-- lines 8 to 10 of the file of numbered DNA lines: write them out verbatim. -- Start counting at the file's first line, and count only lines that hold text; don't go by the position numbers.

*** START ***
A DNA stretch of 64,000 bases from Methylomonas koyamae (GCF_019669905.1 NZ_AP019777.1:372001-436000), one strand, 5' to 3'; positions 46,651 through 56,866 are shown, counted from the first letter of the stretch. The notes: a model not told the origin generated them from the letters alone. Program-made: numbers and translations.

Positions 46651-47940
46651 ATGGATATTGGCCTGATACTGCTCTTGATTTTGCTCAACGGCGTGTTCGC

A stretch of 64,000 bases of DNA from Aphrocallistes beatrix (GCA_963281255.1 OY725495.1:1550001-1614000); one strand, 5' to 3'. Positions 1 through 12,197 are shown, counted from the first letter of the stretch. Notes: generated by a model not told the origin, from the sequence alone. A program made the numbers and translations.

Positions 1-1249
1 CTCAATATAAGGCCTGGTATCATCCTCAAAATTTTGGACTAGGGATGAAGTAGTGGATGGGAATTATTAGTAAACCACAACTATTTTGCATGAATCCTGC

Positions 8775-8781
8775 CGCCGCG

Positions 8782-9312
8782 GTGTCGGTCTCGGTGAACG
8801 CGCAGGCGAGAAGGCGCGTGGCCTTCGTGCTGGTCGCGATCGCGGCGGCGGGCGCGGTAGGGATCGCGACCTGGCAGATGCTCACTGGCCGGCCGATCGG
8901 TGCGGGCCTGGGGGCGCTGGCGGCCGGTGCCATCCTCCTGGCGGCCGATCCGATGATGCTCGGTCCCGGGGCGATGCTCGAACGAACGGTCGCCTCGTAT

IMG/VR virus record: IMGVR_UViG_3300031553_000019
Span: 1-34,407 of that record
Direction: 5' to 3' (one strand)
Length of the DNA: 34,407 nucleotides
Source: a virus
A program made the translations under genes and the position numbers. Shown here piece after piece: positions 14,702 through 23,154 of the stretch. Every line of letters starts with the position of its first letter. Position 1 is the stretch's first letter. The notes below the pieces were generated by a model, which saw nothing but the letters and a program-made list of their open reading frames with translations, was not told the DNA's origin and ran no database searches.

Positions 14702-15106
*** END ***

8775 CGCCGCG

Positions 8782-9312
8782 GTGTCGGTCTCGGTGAACG